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Cooperative Extension program sows seeds of knowledge for young gardeners

If your garden has a pest problem, 9-year-old Julia Olguin may be able to tell you whether the insects are good or bad for your plants.

Julia and several other children were studying the seven insect classifications Feb. 13 while taking part in the University of Nevada Cooperative Extension’s Junior Master Gardener program.

“Some can be pests, and there’s a bunch of bugs around the world,” Julia said during the program’s first session at the Lifelong Learning Center, 8050 Paradise Road. “There’s a lot that are in the garden that are good, but some are bad.”

Classes also kicked off Feb. 6 at the Research Center & Demonstration Orchard in North Las Vegas, 4600 Horse Drive, for residents in the north valley. Fifteen children are taking part in that program, and 10 are taking part in the one at the Lifelong Learning Center for south valley residents. The youths are learning about insects, plant diseases, vegetables and herbs.

Participants at the Lifelong Learning Center first took part in a craft — they made a booklet of flashcards about insects — and then headed into the garden to check on crops and plant new ones.

“Don’t step on anything,” 8-year-old Samantha Martinez yelled as the youths walked around the nine raised garden beds.

The group also included Master Gardeners and children who had completed the junior program and returned to volunteer.

Grains, lettuce, cabbage, broccoli, cauliflower, Brussels sprouts, peas, peanuts, cotton, onions and garlic were among crops scheduled to be grown. Meanwhile, participants harvested beets and spinach while receiving directions from Karyn Johnson, the extension’s community-based instructor.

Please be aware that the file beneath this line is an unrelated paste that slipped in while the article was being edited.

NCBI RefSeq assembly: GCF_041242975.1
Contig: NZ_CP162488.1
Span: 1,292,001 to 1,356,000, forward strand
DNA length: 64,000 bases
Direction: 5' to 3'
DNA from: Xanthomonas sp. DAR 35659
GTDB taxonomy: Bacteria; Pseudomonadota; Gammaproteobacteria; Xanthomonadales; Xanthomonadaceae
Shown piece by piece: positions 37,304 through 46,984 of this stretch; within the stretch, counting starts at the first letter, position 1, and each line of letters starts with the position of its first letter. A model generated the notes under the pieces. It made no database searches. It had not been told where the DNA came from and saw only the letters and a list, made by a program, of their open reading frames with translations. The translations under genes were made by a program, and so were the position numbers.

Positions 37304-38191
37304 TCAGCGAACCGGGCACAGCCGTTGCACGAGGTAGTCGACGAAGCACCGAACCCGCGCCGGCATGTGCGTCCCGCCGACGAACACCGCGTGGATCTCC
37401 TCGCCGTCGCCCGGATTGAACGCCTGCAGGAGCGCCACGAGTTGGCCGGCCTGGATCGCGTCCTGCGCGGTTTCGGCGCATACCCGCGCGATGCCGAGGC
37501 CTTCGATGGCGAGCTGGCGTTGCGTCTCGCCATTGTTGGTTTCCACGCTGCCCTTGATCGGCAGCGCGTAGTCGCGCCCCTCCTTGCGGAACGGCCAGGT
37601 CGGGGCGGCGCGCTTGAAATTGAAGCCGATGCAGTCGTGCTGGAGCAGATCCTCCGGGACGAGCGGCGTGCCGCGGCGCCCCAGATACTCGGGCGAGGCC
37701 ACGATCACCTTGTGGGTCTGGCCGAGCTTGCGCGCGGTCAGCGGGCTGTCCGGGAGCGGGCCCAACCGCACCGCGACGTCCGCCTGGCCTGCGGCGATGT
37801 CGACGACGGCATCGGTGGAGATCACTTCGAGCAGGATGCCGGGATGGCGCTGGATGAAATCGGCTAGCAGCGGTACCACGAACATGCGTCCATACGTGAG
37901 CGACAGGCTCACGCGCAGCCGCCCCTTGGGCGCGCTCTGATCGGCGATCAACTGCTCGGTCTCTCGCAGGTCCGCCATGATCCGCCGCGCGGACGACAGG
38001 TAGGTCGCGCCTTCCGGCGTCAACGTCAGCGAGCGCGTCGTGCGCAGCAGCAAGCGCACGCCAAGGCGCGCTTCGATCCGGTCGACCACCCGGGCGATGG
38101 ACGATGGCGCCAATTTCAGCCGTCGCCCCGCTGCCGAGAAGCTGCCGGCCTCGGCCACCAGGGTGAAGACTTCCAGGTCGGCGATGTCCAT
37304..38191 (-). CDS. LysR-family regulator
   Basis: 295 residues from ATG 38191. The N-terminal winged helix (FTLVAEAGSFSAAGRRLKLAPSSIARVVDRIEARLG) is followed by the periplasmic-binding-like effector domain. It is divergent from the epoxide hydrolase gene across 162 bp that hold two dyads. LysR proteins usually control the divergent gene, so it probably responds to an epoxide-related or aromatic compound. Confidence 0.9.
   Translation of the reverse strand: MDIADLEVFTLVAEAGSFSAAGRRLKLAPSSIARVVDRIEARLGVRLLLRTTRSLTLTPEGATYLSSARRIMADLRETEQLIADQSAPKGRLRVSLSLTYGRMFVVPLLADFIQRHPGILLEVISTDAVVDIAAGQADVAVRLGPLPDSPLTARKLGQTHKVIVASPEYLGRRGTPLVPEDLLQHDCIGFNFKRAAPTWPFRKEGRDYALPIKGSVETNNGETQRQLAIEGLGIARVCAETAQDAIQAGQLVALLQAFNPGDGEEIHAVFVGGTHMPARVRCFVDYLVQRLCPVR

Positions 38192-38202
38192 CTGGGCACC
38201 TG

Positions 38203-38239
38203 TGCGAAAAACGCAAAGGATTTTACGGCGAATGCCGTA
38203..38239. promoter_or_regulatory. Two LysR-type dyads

“It looks like one kind of beets went crazy and the other ones didn’t grow at all, but look at all our leafy greens that are coming up,” said Johnson, who also is the Cooperative Extension’s school gardens coordinator for its Food for Thoughts program.

“I want to harvest,” 9-year-old Kashmala Hallman yelled.

The Junior Master Gardener program is for youths ages 7 to 12 and consists of four semesters with eight sessions apiece. Every semester, participants receive pins and certificates. Classes are held twice monthly, and community service components follow each chapter that participants complete.

“They get a lot of exercise; they get outside and learn how good food grows; they do some good things for their community; and they learn how plants and the environment work,” Johnson said. “We like them to be at least in the second grade and beginning to write because there’s some reading and writing involved. They do some stuff at home, and they do some stuff in the classroom.”

Kate Payne, a program volunteer whose 13-year-old son, Cole, completed the program last December, said he has since done some planting at their home, as well as work with worm castings for a Clark County 4-H Youth Development project.

“It definitely made him think more about how hard it is to get things to grow; our climate is tricky,” Payne said.

Johnson said that’s one of the program’s goals: teaching children where food comes from and how to grow it effectively.

“Food doesn’t just magically appear,” Johnson said. “It has to be nurtured and cared for in order to grow. Kids have no exposure now to it. They have no idea where their food comes from.”

Those who wish to participate in the Junior Master Gardener program’s current sessions have until March 12 to register, and the cost is $52. Scholarships are available for those who qualify. Another series of sessions is planned from June through August, with registration starting May 1.

To register, contact Johnson at 702-257-5523 or johnsonk@unce.unr.edu. For more information on the program, visit jmgkids.us.

— To reach Henderson View reporter Cassandra Keenan, email ckeenan@viewnews.com or call 702-383-0278. Find her on Twitter: @CassandraKNews.

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